Sprinter Haylie Bolan knows running tonight will likely be painful. She lives with it every day.
Over the past year, the pain became her unlikely ally. It showed her how much she loves to race. Tonight, she gets that chance again when Wichita State opens its indoor track and field season at the Heskett Center in the Varsity Apartments Invitational.
"I'm going to be excited, and it's going to be a good kind of nervous," she said. "It's been a long time since I competed and I've been really craving that adrenalin rush."
Bolan, a sophomore from South High, last raced in a meet in May 2008, when she finished sixth in the NAIA national outdoor meet in the 100- and 200-meter dashes as a freshman at Friends University. She transferred to WSU looking for more competition. Instead, chronic compartment syndrome in her legs and illness kept her out of practice and meets in 2009. Bronchitis struck one day before last season's first indoor meet, and Bolan eventually had her tonsils removed.
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She worked out in a swimming pool at the Heskett Center and in the small water-therapy pool in the Koch Arena training room. She lifted weights. She made herself useful at practice by recording times and filming. All the while, she watched her teammates compete and wished for the chance to join them. Feelings of burnout faded.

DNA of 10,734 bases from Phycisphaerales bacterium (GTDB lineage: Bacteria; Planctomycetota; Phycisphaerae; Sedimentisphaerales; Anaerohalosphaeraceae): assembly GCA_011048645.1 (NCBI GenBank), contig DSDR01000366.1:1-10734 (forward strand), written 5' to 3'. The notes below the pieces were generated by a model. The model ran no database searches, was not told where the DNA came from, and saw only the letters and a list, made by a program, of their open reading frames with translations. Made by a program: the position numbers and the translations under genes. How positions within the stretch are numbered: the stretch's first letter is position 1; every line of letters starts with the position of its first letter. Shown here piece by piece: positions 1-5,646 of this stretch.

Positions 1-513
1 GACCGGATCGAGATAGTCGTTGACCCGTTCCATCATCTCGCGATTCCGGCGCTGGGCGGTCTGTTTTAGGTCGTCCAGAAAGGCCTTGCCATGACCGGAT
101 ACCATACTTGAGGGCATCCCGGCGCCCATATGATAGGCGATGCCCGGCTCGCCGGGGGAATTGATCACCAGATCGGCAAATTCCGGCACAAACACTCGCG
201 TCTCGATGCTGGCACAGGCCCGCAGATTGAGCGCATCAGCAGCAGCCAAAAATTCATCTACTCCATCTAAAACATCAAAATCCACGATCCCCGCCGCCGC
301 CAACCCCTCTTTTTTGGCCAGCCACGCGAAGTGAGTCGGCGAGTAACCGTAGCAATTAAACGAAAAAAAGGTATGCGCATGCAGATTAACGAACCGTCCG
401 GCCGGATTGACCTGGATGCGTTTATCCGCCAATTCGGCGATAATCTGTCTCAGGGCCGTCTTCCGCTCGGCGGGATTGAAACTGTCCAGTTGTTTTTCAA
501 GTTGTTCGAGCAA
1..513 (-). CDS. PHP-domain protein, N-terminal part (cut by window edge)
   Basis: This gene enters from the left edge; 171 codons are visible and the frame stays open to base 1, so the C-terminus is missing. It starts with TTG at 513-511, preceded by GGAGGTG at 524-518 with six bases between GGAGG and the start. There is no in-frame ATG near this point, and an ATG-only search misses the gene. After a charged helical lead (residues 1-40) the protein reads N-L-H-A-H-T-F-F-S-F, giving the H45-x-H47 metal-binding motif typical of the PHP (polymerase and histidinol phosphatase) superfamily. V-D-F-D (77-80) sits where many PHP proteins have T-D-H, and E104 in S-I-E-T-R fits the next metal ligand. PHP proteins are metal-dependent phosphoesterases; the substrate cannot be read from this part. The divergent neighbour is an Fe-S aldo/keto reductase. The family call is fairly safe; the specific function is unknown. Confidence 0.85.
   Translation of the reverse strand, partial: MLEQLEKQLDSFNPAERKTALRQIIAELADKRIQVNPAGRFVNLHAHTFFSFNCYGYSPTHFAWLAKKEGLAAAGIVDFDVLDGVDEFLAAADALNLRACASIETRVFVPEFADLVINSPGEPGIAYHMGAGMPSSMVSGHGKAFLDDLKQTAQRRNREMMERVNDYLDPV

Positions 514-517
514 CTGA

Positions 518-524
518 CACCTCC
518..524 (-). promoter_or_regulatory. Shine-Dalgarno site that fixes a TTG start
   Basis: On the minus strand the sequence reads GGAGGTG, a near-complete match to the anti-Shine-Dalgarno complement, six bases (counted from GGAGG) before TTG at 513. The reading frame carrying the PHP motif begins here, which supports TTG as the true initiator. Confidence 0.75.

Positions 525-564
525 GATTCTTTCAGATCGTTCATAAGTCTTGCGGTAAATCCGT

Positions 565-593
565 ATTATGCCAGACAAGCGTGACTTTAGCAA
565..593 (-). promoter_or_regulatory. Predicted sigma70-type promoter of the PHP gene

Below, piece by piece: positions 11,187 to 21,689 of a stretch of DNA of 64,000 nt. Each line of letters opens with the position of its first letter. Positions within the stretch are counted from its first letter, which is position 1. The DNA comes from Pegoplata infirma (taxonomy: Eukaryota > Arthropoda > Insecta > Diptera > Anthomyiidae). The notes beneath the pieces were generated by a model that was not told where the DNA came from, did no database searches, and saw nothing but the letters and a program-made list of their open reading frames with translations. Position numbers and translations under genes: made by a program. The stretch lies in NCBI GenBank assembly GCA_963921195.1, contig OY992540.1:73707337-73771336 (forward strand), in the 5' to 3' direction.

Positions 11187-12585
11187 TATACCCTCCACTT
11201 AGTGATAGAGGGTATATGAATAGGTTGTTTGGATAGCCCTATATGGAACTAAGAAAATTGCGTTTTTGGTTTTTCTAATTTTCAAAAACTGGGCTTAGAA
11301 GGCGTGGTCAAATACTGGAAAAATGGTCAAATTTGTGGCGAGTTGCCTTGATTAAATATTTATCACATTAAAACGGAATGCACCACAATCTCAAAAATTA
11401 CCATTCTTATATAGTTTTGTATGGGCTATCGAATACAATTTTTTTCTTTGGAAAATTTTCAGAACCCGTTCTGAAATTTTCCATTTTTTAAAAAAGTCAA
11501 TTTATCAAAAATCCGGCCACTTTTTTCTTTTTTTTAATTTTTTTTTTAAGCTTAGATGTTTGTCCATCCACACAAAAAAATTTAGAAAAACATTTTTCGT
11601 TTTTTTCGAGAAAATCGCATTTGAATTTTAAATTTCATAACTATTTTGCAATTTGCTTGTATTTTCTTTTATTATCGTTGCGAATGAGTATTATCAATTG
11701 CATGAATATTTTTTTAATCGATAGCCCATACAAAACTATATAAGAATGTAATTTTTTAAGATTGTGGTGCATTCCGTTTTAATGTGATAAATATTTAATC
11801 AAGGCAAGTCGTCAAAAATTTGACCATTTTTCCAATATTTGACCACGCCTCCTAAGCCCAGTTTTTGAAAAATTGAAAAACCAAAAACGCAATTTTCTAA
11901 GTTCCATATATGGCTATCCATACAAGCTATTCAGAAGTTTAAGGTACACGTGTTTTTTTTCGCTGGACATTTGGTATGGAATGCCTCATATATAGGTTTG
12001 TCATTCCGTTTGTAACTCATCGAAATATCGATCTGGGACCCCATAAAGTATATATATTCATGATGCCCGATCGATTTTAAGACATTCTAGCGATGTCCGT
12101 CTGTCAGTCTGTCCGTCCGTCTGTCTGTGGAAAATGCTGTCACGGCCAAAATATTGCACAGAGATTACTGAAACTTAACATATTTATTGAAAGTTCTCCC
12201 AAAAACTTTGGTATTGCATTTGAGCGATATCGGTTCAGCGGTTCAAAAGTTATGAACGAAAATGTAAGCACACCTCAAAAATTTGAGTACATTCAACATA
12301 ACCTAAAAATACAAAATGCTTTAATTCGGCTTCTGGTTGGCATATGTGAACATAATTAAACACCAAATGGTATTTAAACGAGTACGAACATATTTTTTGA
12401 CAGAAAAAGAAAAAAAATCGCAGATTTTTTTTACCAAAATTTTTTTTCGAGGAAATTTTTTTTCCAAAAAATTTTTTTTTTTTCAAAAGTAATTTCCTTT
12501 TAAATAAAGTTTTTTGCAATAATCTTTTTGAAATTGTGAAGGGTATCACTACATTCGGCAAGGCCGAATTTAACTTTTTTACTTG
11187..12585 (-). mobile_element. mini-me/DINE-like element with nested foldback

"It was kind of like a blessing in a disguise," she said. "Training gets really repetitious. When you're practicing so hard you feel sick afterward, you're so tired and frustrated with it."
A season on the sidelines changed that attitude.
"You realize, 'Wow, I wish I was running. I hate this,' " she said. "It's worth all the pain and trouble."
Bolan must live with compartment syndrome, a compression of nerves, muscle and blood vessels within a closed space in the body. She can't heal the problem, but she can stop the tightness and tingling sensations from getting worse. She does modified workouts to limit the pain. Three times a week, a physical therapist pushes and grinds on her legs with metal bars to break down scar tissue and adhesions.
"My legs hurt all the time when I walk — they always feel like they're cramped up," she said. "Sometimes it gets real rough when I'm walking to class."
Bolan reached the point where she realized it was time to learn to deal with the pain and the frustration.
"It's not better," she said. "But since it's not going to get better, I'm ready to run."
Bolan ran the 100 in 12.16 seconds and the 200 in 24.79 in the NAIA meet. She will need to run faster to score points for WSU, and sprints coach John Wise said she is capable. Her testing time in a 30-meter acceleration is the fastest (4.21 seconds) in the program's history.
"We knew then she was capable of running in our league," Wise said. "We know it's there — it's just going to be a matter of getting it to come out in a race."
By the outdoor season, Wise expects Bolan to join sophomore Audacia Moore and freshman Shamoya Pruitt and strengthen what has been a weakness in the sprints. Pruitt and Bolan ran together at South and are close friends.
"We have the best, or one of the best, groups in the conference," Wise said. "And they're all young still, so they're going to be together for awhile and hopefully doing a lot of damage in the Valley."